The Jakarta Post
The exports of forestry products saw a threefold increase in the first half of this year, thanks to the timber legality certification (SVLK) that has helped build market confidence, an official from the Forestry Ministry said.
The ministry's secretary general, Hadi Daryanto, said the export of forestry products in the first half of this year might have rivaled last year's total annual exports, as the market favored Indonesia's legally-certified timber, now that the government had obliged exporters to verify their timber products before sending them abroad.
Data from the ministry shows that forestry exports reached US$1.53 billion by July, increasing more than threefold compared to the same period last year.
Indonesia booked $417.6 million in forestry exports last year, a slump of 40.27 percent compared to $699.07 million during the same period in 2011.
Plywood represented 68.42 percent out of the total exports with $1.04 billion, followed by wood moulding with $266.74 million, or 17.60 percent of the total figure.
'Export is skyrocketing as more buyers seek legal timber. Our country is ahead of others in providing traceable legal forestry products now that exporters are only allowed to market SVLK-certified timber,' Hadi told reporters recently.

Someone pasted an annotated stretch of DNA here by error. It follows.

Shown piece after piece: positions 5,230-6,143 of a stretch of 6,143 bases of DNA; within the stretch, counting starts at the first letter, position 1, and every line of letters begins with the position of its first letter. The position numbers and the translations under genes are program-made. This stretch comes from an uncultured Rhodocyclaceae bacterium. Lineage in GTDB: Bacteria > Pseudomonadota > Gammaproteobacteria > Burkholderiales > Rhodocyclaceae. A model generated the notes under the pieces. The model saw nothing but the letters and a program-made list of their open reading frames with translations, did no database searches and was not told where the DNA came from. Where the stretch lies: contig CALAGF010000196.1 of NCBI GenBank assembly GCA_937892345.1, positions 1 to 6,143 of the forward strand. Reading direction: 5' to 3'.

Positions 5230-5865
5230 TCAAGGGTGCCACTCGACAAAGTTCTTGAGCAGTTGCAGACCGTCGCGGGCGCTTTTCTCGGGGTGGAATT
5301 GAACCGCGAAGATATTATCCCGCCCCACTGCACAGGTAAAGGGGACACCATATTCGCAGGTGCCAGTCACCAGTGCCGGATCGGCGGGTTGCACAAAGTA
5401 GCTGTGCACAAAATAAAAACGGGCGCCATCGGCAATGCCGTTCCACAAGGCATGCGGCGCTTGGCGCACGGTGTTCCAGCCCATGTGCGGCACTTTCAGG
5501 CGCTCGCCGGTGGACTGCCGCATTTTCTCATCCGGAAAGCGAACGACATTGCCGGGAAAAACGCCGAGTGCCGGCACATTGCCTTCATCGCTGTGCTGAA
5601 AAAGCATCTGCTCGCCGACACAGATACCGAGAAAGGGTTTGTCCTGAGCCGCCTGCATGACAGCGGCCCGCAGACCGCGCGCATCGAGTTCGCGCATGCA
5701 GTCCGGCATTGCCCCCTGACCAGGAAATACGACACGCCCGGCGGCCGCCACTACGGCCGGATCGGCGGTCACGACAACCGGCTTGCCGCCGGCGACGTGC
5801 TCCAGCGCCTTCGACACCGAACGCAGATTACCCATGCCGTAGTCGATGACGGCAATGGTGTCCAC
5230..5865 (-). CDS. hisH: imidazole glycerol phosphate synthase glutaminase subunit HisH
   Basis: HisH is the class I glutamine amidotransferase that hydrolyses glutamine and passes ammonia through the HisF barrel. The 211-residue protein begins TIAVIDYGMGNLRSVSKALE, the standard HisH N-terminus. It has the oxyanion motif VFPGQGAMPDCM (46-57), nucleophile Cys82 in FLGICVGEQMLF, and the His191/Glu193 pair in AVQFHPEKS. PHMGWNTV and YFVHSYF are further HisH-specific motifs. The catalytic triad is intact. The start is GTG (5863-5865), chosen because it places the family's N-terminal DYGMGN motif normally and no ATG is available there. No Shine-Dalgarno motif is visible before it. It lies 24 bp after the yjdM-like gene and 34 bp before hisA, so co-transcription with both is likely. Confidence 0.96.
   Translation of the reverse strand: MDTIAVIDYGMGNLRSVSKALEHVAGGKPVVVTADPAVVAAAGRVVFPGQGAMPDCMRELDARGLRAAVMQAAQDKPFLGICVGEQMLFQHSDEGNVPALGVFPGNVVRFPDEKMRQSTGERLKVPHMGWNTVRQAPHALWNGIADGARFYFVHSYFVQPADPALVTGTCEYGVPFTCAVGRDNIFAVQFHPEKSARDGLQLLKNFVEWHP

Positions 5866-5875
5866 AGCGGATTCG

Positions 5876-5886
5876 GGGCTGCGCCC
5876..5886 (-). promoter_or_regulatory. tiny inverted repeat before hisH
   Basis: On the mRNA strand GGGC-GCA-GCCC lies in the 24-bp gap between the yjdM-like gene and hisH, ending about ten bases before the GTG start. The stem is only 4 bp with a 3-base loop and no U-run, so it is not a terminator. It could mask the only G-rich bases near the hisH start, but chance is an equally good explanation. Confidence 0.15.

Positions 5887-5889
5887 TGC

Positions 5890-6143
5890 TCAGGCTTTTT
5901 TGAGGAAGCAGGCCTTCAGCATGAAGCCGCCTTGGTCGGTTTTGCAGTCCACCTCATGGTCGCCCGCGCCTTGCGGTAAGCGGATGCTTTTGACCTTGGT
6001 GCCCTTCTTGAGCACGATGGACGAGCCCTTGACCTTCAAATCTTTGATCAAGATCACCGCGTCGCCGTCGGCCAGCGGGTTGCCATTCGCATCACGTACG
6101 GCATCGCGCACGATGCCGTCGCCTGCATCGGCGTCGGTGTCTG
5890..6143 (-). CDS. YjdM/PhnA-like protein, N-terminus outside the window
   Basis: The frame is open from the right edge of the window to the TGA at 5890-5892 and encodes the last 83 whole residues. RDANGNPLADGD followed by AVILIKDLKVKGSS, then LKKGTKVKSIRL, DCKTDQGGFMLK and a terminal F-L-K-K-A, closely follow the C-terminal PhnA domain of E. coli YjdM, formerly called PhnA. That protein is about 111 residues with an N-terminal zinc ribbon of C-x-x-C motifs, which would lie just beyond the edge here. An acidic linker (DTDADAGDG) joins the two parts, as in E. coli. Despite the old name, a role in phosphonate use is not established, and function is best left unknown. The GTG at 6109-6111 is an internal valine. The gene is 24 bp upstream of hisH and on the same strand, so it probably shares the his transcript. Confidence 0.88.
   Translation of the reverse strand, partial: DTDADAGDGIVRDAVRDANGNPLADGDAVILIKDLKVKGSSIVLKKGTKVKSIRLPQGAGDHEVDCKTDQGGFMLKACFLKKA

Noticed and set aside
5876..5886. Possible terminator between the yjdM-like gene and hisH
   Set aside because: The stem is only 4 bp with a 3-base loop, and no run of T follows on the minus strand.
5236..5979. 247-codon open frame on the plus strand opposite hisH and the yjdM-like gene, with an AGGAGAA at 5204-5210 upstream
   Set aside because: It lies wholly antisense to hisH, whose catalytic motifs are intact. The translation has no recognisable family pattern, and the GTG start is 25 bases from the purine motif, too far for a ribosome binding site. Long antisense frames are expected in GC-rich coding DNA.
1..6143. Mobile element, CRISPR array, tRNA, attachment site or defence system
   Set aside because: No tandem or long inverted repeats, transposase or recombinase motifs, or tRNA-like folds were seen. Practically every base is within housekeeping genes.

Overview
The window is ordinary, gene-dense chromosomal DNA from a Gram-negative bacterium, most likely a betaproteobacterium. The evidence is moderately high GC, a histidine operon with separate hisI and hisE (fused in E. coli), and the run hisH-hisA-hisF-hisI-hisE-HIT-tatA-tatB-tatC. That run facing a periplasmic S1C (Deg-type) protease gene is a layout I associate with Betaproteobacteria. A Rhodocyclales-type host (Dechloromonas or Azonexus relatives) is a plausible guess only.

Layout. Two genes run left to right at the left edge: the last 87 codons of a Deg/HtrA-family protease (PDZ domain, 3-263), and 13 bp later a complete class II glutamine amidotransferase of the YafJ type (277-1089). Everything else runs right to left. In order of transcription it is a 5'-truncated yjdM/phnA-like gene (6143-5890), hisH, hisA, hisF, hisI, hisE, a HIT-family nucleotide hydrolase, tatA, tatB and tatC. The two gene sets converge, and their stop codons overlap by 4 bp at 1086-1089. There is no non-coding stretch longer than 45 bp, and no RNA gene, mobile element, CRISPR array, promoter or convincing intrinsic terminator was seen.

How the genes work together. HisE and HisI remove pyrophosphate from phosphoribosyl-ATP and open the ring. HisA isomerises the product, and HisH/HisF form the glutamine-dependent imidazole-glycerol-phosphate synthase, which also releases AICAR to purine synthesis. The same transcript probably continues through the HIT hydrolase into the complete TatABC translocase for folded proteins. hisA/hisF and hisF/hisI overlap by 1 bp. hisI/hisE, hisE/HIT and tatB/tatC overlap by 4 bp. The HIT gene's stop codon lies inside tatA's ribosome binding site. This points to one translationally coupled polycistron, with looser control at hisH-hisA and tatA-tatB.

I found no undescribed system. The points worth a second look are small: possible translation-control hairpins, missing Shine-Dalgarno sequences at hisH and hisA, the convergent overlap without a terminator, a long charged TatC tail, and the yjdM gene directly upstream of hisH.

'The certification has helped pave the way for Indonesia to penetrate global markets where countries have started imposing an audit scheme for legal timber imports.'
The US introduced the Lacey Act in 2008 and the European Union (EU) introduced the EU Timber Regulation this year, both of which ban the trade of illegally-sourced timber and wood products, with penalties for importers that fail to comply.
Hadi added the negotiation over the schedule to sign the Voluntary Partnership Agreement (VPA) with the EU had progressed, with the EU offering a signing date in late September or early October.
The SVLK was introduced in 2003 to fight illegal logging, which was running virtually unchecked nationwide.
The SVLK has been mandatory for industrial forest concessions and industries since 2010, as it was expected to smooth the way to the European market that, since March, requires importers and sellers to keep records of the sources of their supplies.
To comply with the regulation, due diligence must be conducted to ensure the timber is legal, with exceptions for products having secured VPA licenses, which will be considered by the EU to have been legally harvested.
Indonesia was among the first country to conclude the negotiation with the signing of a memorandum of understanding in 2011, but the signing of the VPA itself was delayed twice last year and has been deferred several times this year.
The necessity for translation into 22 EU languages is said to be behind the postponement.
'The EU told us that with or without the VPA, Indonesia has started seeing flourishing exports,' Hadi said.
'But what we need is sustainability, we need to make sure that flourishing exports will not just be a momentarily occurrence,' Hadi went on .
Indonesia, for instance, saw a 43.95 percent increase to 3.99 million cubic meters of timber exports in 2011 compared to 2.77 million cubic meters in 2011, before dropping 34.2 percent to 2.62 million cubic meters last year.
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